Iowa — Pools 8 and 9
of the Upper Mississippi have attracted enormous numbers of tundra
swans and waterfowl in recent years — well over half a million.
and Bluffs Fall Birding Festival, on two
successive weekends — Nov.
7 to 9, and Nov. 14 to 16 — aims to give people every chance
to see and appreciate this amazing seasonal
event. There will be more field trips than
last year, along with resident bald eagles
and other birds, opportunities to view
waterfowl at close range, sourdough pancake breakfasts, and boat
trips aboard heated excursion boats. The weekend is sponsored by
the Friends of Pool 9 groups, who will post details on their website
after Labor Day, and the Friends of Upper Mississippi River Refuges.
Iowa Wine Trail’s fall festival, on Nov. 1 and 2, celebrates “Heirloom
Family Cuisine with Iowa Wines.” Seven wineries in northeast
Iowa take part in the celebration. Each
will provide wine samples as well as samples
of local holiday foods, with recipes. The
trail takes about four hours to drive, not including time spent
at each of the wineries. Designated drivers may sample the foods
for free. All others will need tickets, which are cheaper if bought
New Refuge Friends
Trempealeau, Wis. — The
Trempealeau National Wildlife Refuge, a 6,226-acre refuge within
the boundaries of the Upper Mississippi River National Wildlife
and Fish Refuge, just upriver from the village of Trempealeau,
made some new friends this summer. The Friends of Trempealeau Refuge
group will help with wildlife surveys and habitat restoration,
besides lobbying for support for this and other refuges.
The latter has turned out to be a powerful
tool. Spokesperson Peg Zappen, of Trempealeau,
said that the recent increased budget for refuges is likely due
to an outpouring of support letters from citizens, organized by
friends groups. Refuges hadn’t received an increase in funding for many years.
Trempealeau Refuge is an isolated backwater,
cut off by dikes from both the Mississippi
River and the nearby Trempealeau River. The refuge includes sandy
dunes, woodlands, prairies and wetlands, and is a favorite place
for both birds and birders.
The refuge’s new Comprehensive
Conservation Plan was approved
in June. It will be used as a management
guide for the next 15 years. It includes plans for additional dikes
and water-control structures near the Marshland entrance and new
islands in the eastern end of the refuge, near Kieps Island Dike
and Trempealeau Mountain.
Links for the Trempealeau
National Wildlife Refuge (between Trempealeau,
Wis., and Winona, Minn.)
National Wildlife Refuge
& Wildlife Service Profile
on Nature:The Economic Benefits to Local Communities of National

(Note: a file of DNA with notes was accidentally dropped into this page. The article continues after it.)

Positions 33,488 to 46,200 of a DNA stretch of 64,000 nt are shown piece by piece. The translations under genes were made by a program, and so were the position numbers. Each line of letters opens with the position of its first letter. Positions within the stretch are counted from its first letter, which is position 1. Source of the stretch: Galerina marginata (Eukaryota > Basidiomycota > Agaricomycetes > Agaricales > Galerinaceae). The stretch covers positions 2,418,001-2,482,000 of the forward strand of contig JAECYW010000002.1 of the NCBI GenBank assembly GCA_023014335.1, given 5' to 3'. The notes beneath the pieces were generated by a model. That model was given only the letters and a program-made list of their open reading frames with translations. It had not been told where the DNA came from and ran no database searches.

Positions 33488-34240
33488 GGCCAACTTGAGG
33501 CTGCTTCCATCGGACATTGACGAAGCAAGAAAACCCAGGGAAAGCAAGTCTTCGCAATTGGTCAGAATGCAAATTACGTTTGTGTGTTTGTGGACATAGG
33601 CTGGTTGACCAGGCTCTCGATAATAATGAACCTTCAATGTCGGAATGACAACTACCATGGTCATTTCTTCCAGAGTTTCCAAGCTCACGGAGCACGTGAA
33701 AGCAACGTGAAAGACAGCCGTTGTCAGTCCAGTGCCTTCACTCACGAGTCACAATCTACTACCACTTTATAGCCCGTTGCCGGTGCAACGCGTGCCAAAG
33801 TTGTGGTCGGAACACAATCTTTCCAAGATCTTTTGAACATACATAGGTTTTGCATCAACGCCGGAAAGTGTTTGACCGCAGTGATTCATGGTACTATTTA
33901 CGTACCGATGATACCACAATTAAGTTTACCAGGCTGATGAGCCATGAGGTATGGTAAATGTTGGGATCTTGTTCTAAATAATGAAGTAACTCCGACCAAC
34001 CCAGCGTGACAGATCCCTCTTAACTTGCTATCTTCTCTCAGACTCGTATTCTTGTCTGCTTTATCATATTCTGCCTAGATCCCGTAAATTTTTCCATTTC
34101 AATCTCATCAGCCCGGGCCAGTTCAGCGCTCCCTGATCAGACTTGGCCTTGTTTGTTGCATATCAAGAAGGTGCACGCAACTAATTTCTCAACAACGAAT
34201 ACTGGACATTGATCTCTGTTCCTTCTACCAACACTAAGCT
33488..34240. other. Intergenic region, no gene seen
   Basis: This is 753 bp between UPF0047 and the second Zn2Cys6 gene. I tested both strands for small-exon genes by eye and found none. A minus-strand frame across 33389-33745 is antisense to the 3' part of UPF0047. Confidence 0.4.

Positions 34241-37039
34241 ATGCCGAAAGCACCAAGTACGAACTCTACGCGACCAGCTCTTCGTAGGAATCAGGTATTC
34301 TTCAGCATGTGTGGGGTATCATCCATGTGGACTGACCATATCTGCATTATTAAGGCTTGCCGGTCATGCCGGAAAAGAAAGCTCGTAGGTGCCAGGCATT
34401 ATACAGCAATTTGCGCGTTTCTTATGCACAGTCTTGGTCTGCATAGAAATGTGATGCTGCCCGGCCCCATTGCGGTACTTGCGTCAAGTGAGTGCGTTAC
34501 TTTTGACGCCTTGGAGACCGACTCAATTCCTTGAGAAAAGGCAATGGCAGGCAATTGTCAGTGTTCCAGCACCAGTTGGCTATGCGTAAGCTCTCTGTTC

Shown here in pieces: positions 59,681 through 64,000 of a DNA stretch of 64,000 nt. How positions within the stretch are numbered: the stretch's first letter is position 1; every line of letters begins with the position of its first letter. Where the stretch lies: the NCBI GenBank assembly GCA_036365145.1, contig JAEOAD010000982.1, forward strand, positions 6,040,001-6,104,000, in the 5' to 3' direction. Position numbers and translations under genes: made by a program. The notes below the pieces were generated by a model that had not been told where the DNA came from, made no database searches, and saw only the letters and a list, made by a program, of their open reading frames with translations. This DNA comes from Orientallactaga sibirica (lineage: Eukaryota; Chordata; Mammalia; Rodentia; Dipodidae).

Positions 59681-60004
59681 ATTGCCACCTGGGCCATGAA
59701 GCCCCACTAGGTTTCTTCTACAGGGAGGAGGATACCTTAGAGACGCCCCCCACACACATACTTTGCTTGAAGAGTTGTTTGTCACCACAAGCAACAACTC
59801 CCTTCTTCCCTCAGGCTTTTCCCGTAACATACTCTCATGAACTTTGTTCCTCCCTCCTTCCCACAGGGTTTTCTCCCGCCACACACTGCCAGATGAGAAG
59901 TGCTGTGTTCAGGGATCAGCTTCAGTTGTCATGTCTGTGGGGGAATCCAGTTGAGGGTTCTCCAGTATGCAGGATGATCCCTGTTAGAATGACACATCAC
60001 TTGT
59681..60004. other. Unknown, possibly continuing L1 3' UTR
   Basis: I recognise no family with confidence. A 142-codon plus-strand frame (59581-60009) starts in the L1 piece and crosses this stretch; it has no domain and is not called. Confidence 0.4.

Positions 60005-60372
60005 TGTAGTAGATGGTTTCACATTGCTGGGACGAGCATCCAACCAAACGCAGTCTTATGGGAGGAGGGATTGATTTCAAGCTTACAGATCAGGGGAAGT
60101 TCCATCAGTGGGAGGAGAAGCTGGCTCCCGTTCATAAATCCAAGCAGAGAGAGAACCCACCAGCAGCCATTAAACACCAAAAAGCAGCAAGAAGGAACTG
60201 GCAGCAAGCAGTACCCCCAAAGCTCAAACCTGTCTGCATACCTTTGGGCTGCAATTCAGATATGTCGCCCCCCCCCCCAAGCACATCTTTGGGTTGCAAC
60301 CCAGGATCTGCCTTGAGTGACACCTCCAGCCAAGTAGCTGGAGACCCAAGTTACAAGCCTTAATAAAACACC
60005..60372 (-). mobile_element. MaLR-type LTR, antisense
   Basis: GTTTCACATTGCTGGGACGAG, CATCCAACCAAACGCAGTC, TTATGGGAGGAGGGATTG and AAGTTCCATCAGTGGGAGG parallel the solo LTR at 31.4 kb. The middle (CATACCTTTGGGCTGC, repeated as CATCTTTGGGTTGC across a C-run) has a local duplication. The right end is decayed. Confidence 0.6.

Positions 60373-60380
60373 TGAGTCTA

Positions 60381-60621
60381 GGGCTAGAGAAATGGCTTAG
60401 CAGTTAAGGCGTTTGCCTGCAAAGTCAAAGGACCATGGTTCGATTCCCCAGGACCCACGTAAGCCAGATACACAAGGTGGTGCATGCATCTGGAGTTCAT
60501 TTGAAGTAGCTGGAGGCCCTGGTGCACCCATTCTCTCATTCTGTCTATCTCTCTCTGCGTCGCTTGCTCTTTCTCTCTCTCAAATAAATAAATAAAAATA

Wildlife Refuge Visitation (Sept. 2007)
(pdf) Trempealeau Refuge statistics on pdf pages 172-175.
Tow vs Bridge
Dubuque, Iowa — In high water
and a fast current, barges from a 15-barge tow hit the Julien Dubuque
Bridge between Dubuque, Iowa, and East Dubuque, Ill., on June 9,
closing the bridge for less than a day. The towboat, crew and 14
of the barges were okay, but one of the barges was damaged after
it bumped into a bridge support, lodged there and partly sank.
More than four weeks passed before it could be removed.
With a Little Help
Balltown, Iowa — Breitbach’s
Country Dining was already famous. It was the oldest restaurant
in Iowa, having opened in 1852. The owner’s great-great-grandfather
bought the place in 1861. It was also a mainstay of this community
of 70 people and was regarded as a second home by most of them.
That was before it burned down. It’s even more famous now
that it’s been rebuilt, because of the way it was rebuilt.
Breitbach’s restaurant burned down on the day before Christmas
2007, for reasons unknown, although no one suspects foul play.
Owners Mike and Cindy Breitbach, both in their 50s, considered
throwing in the towel, then decided to rebuild. In March contractors
told them the new building could be finished by October.
That’s when the volunteers started showing up. It seems that
the Breitbachs had made a lot of friends over the years. Former
Balltown residents donated their architectural skills. A fellow
who had become friends with the Breitbachs while motorcycling through
town years ago hauled building supplies from Ohio. Townspeople
and longtime customers came to pour concrete, raise the roof, frame
the walls and cook for each other while they worked. Amish people
in Indiana donated 175 handcrafted chairs. Breitbach’s Country
Dining opened in June, four months ahead of schedule.
Besides receiving attention from the local
press, the New York Times sent a writer
(6-14-08). Bloggers read that and commented on it. Blog readers
commented back. Now the restaurant is really famous. Not only does
it serve great spicy pork ribs and homemade pies, but it’s become “a testament
to the existence of good people out there who are willing to pull
together to do the right thing,” as one blogger said.
If you’re traveling the Great River Road northwest of Dubuque,
look for the new Breitbach’s in Balltown, near a scenic overlook.